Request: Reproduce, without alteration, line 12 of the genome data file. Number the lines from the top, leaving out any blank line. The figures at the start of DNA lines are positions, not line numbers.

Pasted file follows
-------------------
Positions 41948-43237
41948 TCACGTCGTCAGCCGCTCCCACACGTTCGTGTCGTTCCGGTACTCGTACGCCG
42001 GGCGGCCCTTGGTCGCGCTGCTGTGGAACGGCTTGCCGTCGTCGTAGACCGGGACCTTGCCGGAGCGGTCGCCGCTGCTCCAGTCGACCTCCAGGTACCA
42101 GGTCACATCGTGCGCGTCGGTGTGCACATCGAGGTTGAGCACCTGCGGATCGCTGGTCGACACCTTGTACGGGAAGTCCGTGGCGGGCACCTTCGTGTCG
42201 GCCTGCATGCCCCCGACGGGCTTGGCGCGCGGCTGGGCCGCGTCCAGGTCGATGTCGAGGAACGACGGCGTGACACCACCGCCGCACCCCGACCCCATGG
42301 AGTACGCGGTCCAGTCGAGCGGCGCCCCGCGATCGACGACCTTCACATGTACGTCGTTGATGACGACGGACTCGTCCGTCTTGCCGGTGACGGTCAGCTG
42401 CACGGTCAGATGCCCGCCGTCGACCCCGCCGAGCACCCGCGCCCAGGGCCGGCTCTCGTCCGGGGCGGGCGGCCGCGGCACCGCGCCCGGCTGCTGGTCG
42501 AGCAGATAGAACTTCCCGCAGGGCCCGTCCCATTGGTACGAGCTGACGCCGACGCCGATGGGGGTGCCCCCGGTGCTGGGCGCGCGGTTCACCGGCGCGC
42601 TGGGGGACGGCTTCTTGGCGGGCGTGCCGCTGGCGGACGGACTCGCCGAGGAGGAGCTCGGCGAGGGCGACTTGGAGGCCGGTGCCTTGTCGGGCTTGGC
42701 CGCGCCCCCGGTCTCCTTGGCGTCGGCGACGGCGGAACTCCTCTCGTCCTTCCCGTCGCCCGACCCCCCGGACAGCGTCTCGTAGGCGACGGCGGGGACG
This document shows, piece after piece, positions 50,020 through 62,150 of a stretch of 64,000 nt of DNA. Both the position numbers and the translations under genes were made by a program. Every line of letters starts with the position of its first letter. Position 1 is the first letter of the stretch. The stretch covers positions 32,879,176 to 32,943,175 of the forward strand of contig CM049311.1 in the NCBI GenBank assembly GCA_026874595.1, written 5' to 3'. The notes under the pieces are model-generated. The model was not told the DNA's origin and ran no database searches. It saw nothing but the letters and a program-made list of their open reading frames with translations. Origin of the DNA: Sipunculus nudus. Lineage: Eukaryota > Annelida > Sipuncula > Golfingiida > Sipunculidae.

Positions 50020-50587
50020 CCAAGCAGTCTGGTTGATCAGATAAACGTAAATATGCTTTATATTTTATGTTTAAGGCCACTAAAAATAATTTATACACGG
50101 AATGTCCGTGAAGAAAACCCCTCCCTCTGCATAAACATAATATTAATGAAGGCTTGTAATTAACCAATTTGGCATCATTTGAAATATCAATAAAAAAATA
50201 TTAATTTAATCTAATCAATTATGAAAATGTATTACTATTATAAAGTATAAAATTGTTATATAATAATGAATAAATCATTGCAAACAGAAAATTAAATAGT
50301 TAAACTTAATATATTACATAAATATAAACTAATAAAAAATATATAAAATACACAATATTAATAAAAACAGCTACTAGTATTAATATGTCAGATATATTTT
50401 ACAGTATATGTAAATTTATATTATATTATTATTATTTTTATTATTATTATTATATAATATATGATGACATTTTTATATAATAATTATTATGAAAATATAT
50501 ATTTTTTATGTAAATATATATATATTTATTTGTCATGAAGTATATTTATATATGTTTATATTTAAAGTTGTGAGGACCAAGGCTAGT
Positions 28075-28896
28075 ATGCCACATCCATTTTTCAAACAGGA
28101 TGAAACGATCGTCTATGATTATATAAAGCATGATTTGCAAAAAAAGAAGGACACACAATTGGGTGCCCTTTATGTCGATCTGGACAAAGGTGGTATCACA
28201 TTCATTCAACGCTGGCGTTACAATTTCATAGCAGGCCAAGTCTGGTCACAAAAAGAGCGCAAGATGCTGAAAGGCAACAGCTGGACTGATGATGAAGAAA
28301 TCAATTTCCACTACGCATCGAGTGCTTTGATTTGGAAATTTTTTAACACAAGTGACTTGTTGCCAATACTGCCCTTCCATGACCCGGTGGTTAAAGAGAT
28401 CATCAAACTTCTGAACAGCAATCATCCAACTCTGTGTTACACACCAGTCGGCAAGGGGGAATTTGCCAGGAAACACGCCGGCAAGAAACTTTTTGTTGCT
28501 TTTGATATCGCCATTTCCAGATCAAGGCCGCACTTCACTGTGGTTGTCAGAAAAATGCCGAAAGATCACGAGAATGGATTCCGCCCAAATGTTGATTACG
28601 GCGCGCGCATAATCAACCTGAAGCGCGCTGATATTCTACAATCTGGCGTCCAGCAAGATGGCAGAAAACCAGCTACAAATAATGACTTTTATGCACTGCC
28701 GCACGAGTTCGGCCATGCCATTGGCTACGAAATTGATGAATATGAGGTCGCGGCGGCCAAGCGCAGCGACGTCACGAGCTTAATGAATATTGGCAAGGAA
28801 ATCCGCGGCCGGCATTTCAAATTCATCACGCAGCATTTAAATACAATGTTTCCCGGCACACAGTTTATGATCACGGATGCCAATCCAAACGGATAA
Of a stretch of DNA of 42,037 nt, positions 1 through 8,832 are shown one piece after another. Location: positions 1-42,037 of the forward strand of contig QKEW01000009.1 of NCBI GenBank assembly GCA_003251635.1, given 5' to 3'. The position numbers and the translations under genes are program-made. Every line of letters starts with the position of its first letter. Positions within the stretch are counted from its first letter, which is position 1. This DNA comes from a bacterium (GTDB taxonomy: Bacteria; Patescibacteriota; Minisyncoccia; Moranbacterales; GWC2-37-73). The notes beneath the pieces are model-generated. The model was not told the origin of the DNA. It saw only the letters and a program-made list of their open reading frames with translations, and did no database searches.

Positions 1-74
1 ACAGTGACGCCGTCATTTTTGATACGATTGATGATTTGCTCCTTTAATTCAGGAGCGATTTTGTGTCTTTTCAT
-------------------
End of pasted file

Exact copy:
Positions 50020-50587